Over 2.6 million people are registered with GP practices in the Cheshire and Merseyside area. In 2018, almost 100,000 of those people were living with a diagnosis of cancer.1
Around 7,000 people die each year in Cheshire and Merseyside due to cancer, around 290 per 100,000 population, which is higher than the England average.2
The risk of cancer increases with age, with over 65s being particularly at risk. In Cheshire and Merseyside this is over half a million people, around a fifth of the total population (19%).3
Over 64,000 of the 100,000 people living with cancer in 2018 were aged 65 or over (64%).
Each year, around 16,0004 people in Cheshire and Merseyside are diagnosed with a new cancer. This means that for every 100,000 people living in Cheshire and Merseyside, around 600 are diagnosed every year; higher than the England average.
The four most common cancers are breast, colorectal, lung and prostate. These make up over half of all new diagnoses each year, with around 2,000 diagnoses each in Cheshire and Merseyside.
For the four most common cancers, survival rates following a diagnosis of cancer in Cheshire and Merseyside are similar to the England average.5
Three in four people diagnosed with breast, colorectal, lung and prostate cancer survive for one year or more in Cheshire and Merseyside (2018).
Over half of people diagnosed with breast, colorectal, lung and prostate cancer survive for five years or more in Cheshire and Merseyside (2014-2018).
Just under half of people diagnosed with breast, colorectal, lung and prostate cancer survive for ten years or more in Cheshire and Merseyside (2009-2018).
In 2019/20 over 116,000 people in Cheshire and Merseyside were referred urgently by their GP for suspected cancer.
- Roughly half of all cancer diagnoses are the result of a GP referrals.
- Around 7% of GP urgent referrals lead to a cancer diagnosis5 , although this proportion will vary by tumour group.
Screening programmes help identify cancers as early as possible.
Cervical screening is offered to women aged 25 to 64 to check the health of cells in the cervix. It is offered every three years for those aged 25 to 49 and every five years from the ages of 50 to 64. As of 2019/20 in Cheshire and Merseyside, over 308,000 women aged 25 to 49 had been screened in the past three and a half years, 73% of the eligible population. In addition, over 180,000 women aged 50 to 64 had been screened in the past five and a half years; 75% of the eligible population.6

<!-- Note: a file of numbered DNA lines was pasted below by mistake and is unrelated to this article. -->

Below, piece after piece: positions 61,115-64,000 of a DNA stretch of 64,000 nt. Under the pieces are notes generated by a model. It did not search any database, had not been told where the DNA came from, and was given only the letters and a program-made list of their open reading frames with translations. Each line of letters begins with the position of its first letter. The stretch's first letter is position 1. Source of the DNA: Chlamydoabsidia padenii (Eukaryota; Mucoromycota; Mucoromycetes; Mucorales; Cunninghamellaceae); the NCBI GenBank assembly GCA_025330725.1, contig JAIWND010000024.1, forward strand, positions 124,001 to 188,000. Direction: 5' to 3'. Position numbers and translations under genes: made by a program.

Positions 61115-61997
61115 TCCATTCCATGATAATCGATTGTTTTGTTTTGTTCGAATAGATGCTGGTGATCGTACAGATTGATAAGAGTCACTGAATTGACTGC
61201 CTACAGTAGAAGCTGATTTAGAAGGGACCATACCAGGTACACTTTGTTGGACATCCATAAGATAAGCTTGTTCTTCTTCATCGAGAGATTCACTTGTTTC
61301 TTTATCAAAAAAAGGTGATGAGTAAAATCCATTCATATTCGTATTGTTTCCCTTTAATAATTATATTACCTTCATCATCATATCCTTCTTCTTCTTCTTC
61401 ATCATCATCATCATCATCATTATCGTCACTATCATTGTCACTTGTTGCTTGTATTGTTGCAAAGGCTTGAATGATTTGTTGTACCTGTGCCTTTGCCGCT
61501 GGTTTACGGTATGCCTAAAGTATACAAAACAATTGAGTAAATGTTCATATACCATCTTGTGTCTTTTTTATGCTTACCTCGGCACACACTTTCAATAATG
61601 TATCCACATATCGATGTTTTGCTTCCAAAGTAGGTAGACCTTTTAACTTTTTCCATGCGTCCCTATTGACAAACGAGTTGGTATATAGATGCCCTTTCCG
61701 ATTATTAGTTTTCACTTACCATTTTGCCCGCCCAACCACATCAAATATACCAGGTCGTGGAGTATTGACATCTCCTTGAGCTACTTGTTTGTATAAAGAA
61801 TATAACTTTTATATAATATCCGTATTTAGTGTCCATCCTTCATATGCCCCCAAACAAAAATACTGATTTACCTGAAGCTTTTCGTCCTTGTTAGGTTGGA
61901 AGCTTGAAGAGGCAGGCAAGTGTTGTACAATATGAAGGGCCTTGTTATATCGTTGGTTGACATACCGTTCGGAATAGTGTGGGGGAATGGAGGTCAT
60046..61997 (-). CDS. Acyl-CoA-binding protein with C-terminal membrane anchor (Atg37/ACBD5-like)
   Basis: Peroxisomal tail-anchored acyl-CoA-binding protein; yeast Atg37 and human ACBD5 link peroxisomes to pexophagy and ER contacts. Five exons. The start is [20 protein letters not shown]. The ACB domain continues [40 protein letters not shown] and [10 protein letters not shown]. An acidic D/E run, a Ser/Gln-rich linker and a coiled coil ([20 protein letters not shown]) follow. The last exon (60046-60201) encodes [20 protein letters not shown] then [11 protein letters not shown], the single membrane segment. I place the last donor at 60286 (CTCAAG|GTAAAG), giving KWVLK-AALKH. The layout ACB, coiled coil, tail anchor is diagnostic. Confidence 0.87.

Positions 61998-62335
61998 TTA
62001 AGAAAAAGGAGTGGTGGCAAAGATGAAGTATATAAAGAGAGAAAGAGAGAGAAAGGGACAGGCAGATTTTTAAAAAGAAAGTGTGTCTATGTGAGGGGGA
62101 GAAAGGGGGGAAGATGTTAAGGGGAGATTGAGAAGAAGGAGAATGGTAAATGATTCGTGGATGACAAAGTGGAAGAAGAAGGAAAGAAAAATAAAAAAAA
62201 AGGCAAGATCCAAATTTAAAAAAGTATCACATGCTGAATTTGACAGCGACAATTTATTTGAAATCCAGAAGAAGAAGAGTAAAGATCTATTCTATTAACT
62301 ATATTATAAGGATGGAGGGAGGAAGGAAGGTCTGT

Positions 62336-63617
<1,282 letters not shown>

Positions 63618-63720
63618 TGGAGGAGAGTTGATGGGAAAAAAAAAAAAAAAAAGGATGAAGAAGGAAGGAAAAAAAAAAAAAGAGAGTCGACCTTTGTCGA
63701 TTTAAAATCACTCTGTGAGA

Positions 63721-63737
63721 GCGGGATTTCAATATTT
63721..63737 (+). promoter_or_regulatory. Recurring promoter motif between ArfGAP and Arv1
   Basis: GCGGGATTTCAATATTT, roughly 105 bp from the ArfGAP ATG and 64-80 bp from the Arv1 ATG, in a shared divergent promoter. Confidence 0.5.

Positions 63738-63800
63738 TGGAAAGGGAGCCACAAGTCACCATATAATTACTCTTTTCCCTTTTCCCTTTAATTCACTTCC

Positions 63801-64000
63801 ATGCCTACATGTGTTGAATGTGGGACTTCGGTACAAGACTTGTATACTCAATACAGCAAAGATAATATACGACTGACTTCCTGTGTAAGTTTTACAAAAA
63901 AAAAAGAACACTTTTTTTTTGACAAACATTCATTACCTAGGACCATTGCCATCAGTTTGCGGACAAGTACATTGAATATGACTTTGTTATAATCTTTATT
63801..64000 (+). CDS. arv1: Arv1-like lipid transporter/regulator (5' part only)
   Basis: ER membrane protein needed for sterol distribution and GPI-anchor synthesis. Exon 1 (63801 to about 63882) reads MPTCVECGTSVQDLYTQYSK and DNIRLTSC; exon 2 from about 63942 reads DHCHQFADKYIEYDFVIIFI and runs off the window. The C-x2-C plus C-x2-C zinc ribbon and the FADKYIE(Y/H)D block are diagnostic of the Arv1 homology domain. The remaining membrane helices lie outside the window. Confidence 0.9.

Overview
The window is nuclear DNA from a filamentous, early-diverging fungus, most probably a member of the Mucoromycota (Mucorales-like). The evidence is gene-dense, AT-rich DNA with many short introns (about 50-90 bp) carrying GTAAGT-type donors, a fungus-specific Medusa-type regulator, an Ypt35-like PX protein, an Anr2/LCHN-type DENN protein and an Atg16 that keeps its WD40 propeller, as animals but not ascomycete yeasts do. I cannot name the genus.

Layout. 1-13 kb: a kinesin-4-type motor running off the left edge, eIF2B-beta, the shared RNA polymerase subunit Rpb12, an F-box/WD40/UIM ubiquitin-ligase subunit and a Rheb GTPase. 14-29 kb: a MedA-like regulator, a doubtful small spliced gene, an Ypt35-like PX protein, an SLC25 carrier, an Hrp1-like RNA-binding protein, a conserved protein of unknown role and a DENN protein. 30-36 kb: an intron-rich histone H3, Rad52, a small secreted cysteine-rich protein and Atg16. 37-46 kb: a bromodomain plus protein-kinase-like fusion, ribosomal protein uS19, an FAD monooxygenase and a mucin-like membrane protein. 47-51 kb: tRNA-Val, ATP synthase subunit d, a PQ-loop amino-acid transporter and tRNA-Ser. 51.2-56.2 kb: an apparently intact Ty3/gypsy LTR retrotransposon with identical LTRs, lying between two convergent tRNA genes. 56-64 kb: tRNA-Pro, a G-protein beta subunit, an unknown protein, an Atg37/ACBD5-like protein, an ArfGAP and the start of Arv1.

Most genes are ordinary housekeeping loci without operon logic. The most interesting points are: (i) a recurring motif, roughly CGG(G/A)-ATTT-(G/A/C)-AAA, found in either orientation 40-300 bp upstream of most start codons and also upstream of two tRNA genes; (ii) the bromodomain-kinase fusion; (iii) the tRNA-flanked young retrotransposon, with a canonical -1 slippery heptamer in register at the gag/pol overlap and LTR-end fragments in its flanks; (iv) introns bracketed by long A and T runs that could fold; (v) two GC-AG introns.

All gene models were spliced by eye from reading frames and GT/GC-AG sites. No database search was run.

Breast screening is offered to women aged 50 to 70 to detect early signs of breast cancer. Women over 70 can self-refer. As of 2019/20 in Cheshire and Merseyside, over 250,000 women aged 50 to 70 had been screened in the past three years, 70% of the population.5
Everyone aged 60 to 74 is offered a bowel cancer screening home test kit every two years. As of 2019/20 in Cheshire and Merseyside, over 270,000 people in Cheshire and Merseyside had been screened in the past 30 months, 62% of the eligible population. Over 75s can ask for a kit every two years.5
The Indices of Multiple Deprivation 2019 rank neighbourhoods in England in terms of their levels of deprivation. In Cheshire and Merseyside 23.4% neighbourhoods are identified as being in the 10% most deprived neighbourhoods in England (Decile 1).
People who live in deprived areas are more likely to experience health inequalities. In Cheshire and Merseyside, nearly 300,000 people live in areas ranked in Decile 1 nationally.
Residents in Cheshire and Merseyside are more affected by health deprivation and disability than any other type of deprivation. 33% of neighbourhoods in Cheshire and Merseyside are identified as being in the 10% most deprived neighbourhoods in England (Decile 1).
There are nine Clinical Commissioning Groups (CCGs) in the Cheshire and Merseyside footprint. In terms of deprivation there is wide variation between the CCGs, with the proportion of neighbourhoods in Decile one of IMD 2019 ranging from 4.5% in Cheshire CCG to 48.7% in Liverpool CCG.
The 2020 Annual Population Survey identifies that 4.4% of people aged 16-64 living in Cheshire and Merseyside are from Black, Asian and Diverse Ethnic backgrounds. This is around 100,000 people. There are nine Local Authorities in the Cheshire and Merseyside footprint, with varying proportions of residents from Black, Asian and Diverse Ethnic backgrounds.
The annual National Cancer Patient Experience Survey has shown that there is a pattern of poorer experience being reported by people who describe themselves as Asian, Black, Mixed, Other White and Other.7
It is recognised that people from Black, Asian and Diverse Ethnic backgrounds may encounter additional barriers in accessing cancer services.
Cheshire & Merseyside Cancer Alliance is working to reduce these inequalities of experience and access.
Data availability note: Cancer data is collated nationally and undergoes rigorous quality checks. As a result, data takes 18 months to be available for publication.
- PHE Cancerstats: Prevalence
- PHE Cancerstats: Mortality
- GP Practice registered populations December 2020
- PHE Cancerstats: Incidence
- PHE Cancerstats: Index of survival
- PHE Fingertips Cancer Services
- NHS England: Reducing inequalities in BME patient experience of cancer care